Never-Ending Ordeal for Romanian Cancer Patients
"Fighting cancer is a daily battle," says Camelia Dima, whose daughter suffers from a malignant tumour. But in Romania, long waiting lists and a shortage of drugs make the fight even harder.
"Europe is characterized by worrying inequalities in cancer control and care", the European Commission recently warned.
With a 2013 budget accounting for barely 4.5 percent of gross domestic product - less than half the European Union average - Romania's health system is in a critical condition.
Thousands of doctors and nurses emigrate annually in search of better paid jobs in Western Europe, while cost-cutting measures have deprived cancer patients of access to therapies that could save their lives.
"We cannot afford to hand out caviar as long as, unfortunately, there is not enough bread to go round," deputy health minister Adrian Pana told Agence France Presse.
Since 2006, some two dozen basic, inexpensive cancer medicines have gradually disappeared from drugstores and hospitals, forcing patients to ask relatives or friends to buy them when they travel abroad.
Pana said the drugs were no longer available because producers or distributors thought it was not worth selling them as their profit margins were very low.
"The government cannot oppose their decision to give up selling a product," he stressed, blaming pharmaceutical companies for putting their "commercial interest" above everything else.
The ministry is now seeking a way to import the missing drugs directly, via a Romanian state-owned company.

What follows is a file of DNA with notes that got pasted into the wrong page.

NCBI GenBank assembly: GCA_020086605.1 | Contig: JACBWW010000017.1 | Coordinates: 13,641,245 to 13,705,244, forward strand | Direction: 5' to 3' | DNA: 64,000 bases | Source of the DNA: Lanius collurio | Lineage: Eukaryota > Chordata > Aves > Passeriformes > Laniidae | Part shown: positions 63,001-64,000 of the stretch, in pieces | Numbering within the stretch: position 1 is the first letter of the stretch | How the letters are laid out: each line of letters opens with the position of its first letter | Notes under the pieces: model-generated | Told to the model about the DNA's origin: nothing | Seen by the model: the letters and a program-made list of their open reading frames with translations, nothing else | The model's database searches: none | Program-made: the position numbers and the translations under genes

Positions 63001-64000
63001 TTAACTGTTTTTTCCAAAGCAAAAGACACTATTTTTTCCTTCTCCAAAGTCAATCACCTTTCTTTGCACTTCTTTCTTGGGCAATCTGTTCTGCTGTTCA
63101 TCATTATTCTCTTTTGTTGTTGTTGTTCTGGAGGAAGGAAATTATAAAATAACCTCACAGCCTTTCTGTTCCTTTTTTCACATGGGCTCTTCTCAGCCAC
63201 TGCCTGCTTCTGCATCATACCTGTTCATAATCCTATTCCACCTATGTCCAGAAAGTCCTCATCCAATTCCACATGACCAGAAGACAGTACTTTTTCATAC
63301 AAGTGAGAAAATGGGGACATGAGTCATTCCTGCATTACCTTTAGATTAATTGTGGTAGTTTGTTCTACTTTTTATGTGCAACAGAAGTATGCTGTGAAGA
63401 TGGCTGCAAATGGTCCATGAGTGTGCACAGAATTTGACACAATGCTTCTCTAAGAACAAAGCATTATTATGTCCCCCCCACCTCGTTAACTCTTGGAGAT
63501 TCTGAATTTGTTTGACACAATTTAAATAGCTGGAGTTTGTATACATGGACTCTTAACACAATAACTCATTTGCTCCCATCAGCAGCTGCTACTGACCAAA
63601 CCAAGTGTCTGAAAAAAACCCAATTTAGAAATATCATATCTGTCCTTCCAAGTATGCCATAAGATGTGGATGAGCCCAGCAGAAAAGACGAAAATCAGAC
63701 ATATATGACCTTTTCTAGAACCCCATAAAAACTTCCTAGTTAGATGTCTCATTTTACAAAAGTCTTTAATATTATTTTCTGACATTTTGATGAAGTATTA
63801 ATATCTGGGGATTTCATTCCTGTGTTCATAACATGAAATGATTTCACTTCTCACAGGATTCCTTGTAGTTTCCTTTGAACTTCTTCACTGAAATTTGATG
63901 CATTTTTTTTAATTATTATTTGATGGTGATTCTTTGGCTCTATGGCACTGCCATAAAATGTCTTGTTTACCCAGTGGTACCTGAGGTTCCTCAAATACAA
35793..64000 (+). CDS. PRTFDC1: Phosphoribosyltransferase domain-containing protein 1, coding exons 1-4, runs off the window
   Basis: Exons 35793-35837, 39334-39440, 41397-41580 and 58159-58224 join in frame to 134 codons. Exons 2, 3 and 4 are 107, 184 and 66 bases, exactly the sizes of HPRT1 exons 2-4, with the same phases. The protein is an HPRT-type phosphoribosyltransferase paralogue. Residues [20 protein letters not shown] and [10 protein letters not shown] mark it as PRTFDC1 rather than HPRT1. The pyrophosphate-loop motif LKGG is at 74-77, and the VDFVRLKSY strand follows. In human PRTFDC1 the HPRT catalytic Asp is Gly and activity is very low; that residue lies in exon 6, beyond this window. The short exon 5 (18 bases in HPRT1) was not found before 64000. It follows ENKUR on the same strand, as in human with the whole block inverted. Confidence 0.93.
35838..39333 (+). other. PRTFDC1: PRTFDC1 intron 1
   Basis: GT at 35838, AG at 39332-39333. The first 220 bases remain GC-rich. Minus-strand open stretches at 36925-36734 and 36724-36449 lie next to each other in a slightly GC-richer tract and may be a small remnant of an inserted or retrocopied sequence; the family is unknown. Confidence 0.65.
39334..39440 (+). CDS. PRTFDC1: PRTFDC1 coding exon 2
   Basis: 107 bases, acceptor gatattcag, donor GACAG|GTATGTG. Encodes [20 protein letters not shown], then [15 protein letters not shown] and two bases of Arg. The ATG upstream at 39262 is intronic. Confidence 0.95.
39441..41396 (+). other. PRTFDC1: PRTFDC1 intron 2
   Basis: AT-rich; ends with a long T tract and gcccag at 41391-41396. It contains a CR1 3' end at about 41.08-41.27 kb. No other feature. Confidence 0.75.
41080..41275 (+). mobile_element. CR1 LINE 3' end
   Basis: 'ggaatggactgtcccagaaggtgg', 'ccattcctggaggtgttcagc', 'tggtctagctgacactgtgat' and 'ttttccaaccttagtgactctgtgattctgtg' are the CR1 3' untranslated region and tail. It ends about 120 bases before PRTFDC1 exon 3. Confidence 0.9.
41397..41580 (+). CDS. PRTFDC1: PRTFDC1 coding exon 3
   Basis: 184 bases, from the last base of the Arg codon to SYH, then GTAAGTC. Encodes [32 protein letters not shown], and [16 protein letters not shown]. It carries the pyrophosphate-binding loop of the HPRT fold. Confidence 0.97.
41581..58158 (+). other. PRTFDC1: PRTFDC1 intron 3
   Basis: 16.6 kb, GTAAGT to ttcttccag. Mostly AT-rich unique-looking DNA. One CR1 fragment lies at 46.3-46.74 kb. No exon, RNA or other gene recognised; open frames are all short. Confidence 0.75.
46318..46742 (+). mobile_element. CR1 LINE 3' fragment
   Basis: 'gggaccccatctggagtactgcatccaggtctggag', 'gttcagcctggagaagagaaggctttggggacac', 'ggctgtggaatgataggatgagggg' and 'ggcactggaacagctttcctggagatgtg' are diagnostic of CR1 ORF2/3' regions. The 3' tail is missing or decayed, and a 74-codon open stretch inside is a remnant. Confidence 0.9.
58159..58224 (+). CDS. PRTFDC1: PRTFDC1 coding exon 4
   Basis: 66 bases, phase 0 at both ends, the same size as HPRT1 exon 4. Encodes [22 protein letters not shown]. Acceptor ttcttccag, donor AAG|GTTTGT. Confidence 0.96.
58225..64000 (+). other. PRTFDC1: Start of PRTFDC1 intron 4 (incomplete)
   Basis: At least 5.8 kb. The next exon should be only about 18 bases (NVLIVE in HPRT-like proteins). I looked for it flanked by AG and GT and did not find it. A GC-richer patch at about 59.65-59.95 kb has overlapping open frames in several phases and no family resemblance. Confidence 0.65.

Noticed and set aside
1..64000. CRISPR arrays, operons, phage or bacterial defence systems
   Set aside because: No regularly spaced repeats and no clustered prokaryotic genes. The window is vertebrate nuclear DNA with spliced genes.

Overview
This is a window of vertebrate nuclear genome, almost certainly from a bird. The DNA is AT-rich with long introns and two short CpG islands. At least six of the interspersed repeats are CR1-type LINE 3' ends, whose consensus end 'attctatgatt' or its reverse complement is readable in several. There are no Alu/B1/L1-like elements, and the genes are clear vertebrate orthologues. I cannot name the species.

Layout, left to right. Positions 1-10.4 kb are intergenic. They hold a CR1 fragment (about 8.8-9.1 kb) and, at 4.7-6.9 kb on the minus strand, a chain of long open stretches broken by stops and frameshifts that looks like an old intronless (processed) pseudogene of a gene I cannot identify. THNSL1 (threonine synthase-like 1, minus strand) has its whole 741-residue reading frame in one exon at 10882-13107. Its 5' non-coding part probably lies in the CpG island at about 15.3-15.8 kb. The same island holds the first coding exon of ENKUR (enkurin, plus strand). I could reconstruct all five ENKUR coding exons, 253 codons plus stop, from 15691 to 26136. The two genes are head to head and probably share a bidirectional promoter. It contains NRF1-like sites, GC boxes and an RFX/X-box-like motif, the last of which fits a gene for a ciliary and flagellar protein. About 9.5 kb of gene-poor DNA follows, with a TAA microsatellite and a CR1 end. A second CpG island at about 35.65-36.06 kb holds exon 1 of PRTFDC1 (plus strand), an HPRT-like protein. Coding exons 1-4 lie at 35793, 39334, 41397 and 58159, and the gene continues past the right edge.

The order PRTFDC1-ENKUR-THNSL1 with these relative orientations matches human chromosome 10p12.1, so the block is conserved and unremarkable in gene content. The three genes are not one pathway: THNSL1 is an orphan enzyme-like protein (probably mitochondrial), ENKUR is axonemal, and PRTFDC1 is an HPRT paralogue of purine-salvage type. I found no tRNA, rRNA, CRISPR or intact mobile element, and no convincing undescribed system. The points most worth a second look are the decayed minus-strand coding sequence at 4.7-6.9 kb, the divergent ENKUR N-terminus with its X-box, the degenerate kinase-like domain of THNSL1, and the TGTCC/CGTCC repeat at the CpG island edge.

In the meantime though, some patients have to pay up to $4,000 for a month's treatment, in a country where the average monthly wage is around $455.
As private health insurance is beyond the average Romanians' means and does not cover major chronic diseases including cancer, a patient's only option is often to pay for the drugs himself or to skip treatment, sometimes for several months in a row, until the public hospital doctors find a solution.
"This is a nightmare, cancer treatment should be free of charge but when they see how much they have to spend, many patients simply give up, because they don't have enough money," said Cezar Irimia, head of the cancer patients' association (FABC).
As desperate calls for help from patients and doctors has multiplied, the new center-left government in January earmarked an additional 800,000 euros to import indispensable cancer drugs.
But some think this is little more than palliative.
"It's not enough to supply hospitals with medicines for one or two months, we need a lasting solution so that patients no longer need to buy the drugs themselves," Olga Cridland, head of Pavel, a charity looking after children with cancer, told AFP.
"Cancer will not wait, patients need treatment today, not tomorrow," Irimia stressed, adding that the authorities' lack of action has killed many people who could have survived.
"Will anyone be held responsible for these deaths that could have been avoided?" he asked.